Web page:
Posted by: dridgeway | November 3, 2019

Breaking the Brand Guide – Building a New Power Brand

A key element in many corporate marketing and communication departments is the infamous brand guide, better known as the “do and do not” manual. In this guide, the typography, colors, logo layout, and corporate voice examples are a resource to ensure a compelling brand allowing for quick identification for external and internal stakeholders. It is the governing tool of the brand.

I have this tool sitting next to my laptop and refer to it daily – what logo to use, the RGB color code for a PowerPoint, logo placement on company vehicles, approved taglines, and professional photography requirements. Utilizing these tools has been hammered into many marketing and communication professionals, that “where is the guide?”, is one of the first questions new hires ask.

In New Power, Heimans and Timms introduce five steps to Build a New Power Crowd in chapter 4. These steps include: Step 1 Find your connected connectors; Step 2 Build a New Power Brand; Step 3 lower the barrier, flatten the path; Step 4 move people up the participation scale, and Step 5 harness the three storms (Heimans & Timmis, 2018). Step 2 is what caught my attention in building a brand that embraces new power because the beloved brand guide is an element of old power. However, to adopt new power ideals, it needs to be broken.

Ditching the strict guide is to build a community that rallies behind and uplifts organizations. An example in the book is Airbnb. In 2014, the firm need to find its original roots and connect with their community members, they needed a brand that resonated with anyone in any location. They developed a new logo but put power in the hands of hosts on color, texture, and add-ons. According to the logo design firm, DesignStudio, “community members to truly participate into the visual element of the brand” (https://design.studio/work/airbnb) and over 750,000 logo variations have been created. In old power organizations, the example logo below would draw critique and discussion with the employee that created it on why it’s off-brand. However, community members have transformed Airbnb into an influencer within the hospitality industry.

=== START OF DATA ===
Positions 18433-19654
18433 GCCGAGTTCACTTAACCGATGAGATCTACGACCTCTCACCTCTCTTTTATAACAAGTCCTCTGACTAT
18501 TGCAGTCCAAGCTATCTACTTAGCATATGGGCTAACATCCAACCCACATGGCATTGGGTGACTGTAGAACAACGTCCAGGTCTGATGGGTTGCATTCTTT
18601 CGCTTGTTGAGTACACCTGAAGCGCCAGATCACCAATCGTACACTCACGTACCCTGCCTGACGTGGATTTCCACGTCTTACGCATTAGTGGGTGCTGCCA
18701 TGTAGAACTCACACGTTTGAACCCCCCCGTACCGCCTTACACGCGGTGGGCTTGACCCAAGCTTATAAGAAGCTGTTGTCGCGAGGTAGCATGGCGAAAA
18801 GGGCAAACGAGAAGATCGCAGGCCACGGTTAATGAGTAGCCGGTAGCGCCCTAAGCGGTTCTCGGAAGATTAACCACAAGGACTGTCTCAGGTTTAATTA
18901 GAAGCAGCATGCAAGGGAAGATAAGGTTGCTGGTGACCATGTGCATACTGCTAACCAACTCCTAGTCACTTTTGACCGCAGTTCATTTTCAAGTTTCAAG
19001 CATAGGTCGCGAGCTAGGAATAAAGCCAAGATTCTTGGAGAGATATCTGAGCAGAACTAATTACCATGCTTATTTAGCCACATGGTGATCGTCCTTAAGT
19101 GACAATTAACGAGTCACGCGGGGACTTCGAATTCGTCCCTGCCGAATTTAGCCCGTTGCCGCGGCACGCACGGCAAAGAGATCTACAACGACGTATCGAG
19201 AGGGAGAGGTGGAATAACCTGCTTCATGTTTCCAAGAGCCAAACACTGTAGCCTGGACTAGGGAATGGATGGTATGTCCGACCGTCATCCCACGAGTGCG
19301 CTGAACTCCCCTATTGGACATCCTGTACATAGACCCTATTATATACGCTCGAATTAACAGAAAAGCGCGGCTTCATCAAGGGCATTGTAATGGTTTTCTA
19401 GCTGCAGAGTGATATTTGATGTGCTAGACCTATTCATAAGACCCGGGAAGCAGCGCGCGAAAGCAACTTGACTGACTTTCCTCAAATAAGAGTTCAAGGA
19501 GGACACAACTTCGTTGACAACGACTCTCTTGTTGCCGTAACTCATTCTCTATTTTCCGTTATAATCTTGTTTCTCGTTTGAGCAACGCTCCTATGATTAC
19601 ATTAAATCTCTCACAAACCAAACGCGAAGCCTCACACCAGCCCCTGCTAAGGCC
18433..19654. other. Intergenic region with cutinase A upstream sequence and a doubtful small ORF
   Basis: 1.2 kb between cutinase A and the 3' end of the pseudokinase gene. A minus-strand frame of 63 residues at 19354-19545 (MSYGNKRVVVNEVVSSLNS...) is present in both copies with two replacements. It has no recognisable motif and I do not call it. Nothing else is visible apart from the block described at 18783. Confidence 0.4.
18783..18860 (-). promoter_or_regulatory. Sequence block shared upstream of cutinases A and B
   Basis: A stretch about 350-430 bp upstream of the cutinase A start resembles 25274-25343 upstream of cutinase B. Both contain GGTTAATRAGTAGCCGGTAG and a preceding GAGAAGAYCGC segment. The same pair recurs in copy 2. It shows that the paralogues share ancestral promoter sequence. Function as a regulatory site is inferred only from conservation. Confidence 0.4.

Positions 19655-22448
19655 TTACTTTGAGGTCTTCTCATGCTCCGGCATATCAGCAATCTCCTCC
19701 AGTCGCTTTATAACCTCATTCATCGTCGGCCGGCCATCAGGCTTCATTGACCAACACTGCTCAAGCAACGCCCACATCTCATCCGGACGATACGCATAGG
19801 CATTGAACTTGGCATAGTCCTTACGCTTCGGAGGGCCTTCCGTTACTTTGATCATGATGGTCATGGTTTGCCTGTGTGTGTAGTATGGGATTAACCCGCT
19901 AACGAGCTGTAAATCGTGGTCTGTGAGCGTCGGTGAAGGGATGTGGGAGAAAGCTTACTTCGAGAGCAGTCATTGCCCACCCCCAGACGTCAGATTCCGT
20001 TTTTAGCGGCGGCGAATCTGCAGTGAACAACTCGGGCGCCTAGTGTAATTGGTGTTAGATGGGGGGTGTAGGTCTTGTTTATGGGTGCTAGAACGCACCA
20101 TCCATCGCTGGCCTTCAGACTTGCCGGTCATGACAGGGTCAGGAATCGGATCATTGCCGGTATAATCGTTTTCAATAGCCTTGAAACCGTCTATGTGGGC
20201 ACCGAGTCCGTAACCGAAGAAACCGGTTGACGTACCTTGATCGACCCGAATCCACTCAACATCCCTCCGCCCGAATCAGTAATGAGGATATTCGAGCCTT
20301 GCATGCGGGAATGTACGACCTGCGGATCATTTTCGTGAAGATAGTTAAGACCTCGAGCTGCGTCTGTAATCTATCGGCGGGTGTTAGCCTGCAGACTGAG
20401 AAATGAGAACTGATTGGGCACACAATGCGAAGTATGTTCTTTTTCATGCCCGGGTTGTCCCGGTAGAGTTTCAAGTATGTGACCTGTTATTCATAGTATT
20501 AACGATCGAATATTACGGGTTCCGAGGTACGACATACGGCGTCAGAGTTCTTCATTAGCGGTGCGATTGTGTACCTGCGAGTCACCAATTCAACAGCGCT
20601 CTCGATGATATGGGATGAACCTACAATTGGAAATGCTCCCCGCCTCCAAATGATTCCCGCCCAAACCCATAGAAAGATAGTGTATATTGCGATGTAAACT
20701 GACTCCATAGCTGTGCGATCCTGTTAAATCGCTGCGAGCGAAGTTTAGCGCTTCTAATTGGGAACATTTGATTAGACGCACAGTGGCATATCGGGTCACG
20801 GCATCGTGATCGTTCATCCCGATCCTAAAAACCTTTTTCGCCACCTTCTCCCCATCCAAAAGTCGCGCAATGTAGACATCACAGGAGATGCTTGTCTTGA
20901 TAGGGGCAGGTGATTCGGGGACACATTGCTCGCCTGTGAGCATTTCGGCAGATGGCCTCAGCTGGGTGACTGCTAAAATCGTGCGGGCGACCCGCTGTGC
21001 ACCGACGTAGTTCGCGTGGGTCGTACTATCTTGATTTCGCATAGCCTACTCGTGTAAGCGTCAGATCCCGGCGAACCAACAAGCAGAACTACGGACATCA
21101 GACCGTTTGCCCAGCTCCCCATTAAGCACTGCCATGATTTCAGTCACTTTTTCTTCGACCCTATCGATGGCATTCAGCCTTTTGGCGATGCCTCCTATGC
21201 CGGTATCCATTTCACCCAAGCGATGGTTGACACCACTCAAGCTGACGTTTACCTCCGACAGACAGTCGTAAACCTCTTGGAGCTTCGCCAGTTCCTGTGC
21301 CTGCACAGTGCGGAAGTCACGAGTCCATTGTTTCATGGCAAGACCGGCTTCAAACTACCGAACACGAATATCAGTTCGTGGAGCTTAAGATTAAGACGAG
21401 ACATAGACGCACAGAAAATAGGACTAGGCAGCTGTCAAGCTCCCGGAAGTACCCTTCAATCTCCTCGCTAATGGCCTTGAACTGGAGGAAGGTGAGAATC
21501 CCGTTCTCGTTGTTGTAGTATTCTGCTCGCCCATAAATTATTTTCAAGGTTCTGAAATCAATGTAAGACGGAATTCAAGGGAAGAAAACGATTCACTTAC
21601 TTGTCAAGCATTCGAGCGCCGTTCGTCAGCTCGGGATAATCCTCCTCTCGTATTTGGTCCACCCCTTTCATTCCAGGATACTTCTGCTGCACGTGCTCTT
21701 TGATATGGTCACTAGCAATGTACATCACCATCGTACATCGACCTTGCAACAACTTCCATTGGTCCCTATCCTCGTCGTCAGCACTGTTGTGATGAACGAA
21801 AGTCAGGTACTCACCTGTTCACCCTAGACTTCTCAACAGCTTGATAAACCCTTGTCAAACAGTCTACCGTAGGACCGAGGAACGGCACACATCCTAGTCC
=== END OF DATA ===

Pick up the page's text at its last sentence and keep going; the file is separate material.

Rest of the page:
Step 2 also discusses Ownerless Brands, like #GivingTuesday. The non-profit encourages individuals to volunteer and donate to local non-profits in communities on the Tuesday following Black Friday and Cyber Monday. However, in its infancy, the logo was highly debated on including elements of the organization’s brainchild firm. The fear of incorporating elements beyond #GivingTuesday was that it would be challenging for other non-profit ease of using the logo. The result would create confusion for potential volunteers and donors. New power brand building has allowed the campaign to spread rapidly from coast to coast. #GivingTuesday in 2019 is on December 3rd. Be sure to get out in your community to donate an hour or two, or give a few dollars to our favorite charity and become a new power brand user and post the hashtag on your social media. I know that I’ll be participating this year!

Many firms might be unwilling to allow a full new power approach, but taking small steps can help these brands reach an innovative group of community members who develop a new passion for an organization when they feel they have the ability to be involved or interact in a meaningful way, beyond being a consumer.

References:

Heimans, J., & Timmis, H. (2018). Chapter 4 How to Build a Crowd. In J. Heimans, & H. Timmis, New Power (pp. 54-80). New York, New York: Doubleday.

https://design.studio/work/airbnb

https://www.givingtuesday.org/


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